Year of Natural Scotland – Winter Treasure Hunt
I have always loved the seaside in winter and on crisp sunny mornings I need no encouragement to abandon the domestic chores and take a walk on Ardivachar beach. Perfect for a solitary meander, watching the wading birds feeding along the tide edge and scanning the horizon just in case – well you never know what you might see in these magic islands. This stretch of white shell sand runs south for 5 miles until it reaches Howmore River, but even on the days when the wind necessitates a brisk walk, I rarely manage half a league* as I am usually distracted by something that the tide has washed in.
There is always a sense of anticipation after a big storm. What has been tossed ashore? What awaits in the flotsam and jetsam? I am awed by the power of the waves and the wind so I was not too surprised to find that the beach had been entirely scoured by the recent storm. The mountains of kelp which had been accumulating on the beach since Christmas had disappeared. Literally 100s tons of seaweed had vanished overnight. The beach was pristine, wet sand glistening in the pale winter sunlight with scattered kelp tangles, carelessly abandoned by the retreating tide, glowing like amber.
Here was the promise of hidden treasure for the power of the storm had torn some of deep water kelp from its bed. Normally there is just get a tangle of the fronds and stipes of oarweed (Laminaria digitata) and cuvie (Laminaria hyperborea) but today there was sugar kelp (Laminaria saccharina) and other smaller brown and red seaweeds. These had been lifted from the seabed and were still anchored to boulders so here was a chance to look at some of the plants and animals which inhabit the depths of the kelp forests. The calcareous tubes of marine worms and mosaics of encrusting algae and sponges had transformed the grey boulders into vibrant sculptures, cool and smooth but strangely tactile. Red epiphytic algae and purse sponges adorned the larger stipes like eccentric feather boas. Tantalizing traces of the life in the hidden forest beneath the waves.Sometimes a strange object has been caught in the fronds – animal, vegetable or mineral? Too often it is a piece of plastic, but occasionally it will be something interesting: a mermaids purse, bleached and polished bones or a segment of coral. Follow the tracks along the beach, collect the stray feathers, pick up a handful of small brightly coloured shells, these are the clues and an invitation to the curious to explore.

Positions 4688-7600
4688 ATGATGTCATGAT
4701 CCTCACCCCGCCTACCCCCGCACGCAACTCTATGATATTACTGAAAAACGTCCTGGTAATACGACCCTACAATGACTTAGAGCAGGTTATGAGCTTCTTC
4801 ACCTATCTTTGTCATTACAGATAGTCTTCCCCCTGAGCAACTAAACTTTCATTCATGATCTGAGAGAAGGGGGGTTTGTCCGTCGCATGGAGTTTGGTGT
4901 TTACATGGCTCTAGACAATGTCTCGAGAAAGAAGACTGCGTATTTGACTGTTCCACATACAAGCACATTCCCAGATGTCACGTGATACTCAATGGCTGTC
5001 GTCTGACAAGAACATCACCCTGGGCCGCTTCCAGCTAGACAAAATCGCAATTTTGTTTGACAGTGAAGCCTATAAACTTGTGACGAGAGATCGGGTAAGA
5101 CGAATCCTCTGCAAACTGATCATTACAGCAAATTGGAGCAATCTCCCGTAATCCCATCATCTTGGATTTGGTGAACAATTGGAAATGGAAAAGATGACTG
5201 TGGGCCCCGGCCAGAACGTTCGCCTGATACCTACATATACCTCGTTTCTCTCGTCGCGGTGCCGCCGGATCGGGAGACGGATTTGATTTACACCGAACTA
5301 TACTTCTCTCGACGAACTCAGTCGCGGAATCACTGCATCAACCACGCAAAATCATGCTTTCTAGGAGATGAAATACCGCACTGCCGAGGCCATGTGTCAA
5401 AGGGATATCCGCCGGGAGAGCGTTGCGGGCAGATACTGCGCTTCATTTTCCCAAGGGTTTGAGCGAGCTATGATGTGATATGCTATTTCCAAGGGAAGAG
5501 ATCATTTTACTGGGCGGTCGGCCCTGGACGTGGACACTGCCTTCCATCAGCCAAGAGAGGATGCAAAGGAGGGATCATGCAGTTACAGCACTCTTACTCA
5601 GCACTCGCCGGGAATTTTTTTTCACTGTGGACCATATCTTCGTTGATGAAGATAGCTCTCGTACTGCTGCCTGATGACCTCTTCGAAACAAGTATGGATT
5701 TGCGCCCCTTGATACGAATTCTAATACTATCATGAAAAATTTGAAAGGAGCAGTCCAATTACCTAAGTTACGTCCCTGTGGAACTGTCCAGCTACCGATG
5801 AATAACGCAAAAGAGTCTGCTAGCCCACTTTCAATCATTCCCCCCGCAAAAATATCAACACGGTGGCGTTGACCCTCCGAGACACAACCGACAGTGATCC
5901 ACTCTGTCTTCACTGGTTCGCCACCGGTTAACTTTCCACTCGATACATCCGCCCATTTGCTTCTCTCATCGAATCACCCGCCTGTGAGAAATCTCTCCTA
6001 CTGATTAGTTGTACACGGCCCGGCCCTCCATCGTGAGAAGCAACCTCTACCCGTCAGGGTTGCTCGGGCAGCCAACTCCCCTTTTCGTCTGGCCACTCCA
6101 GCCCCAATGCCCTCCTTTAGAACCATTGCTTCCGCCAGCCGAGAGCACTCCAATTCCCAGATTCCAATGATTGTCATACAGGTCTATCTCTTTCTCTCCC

*(a league is 3.000006027 miles).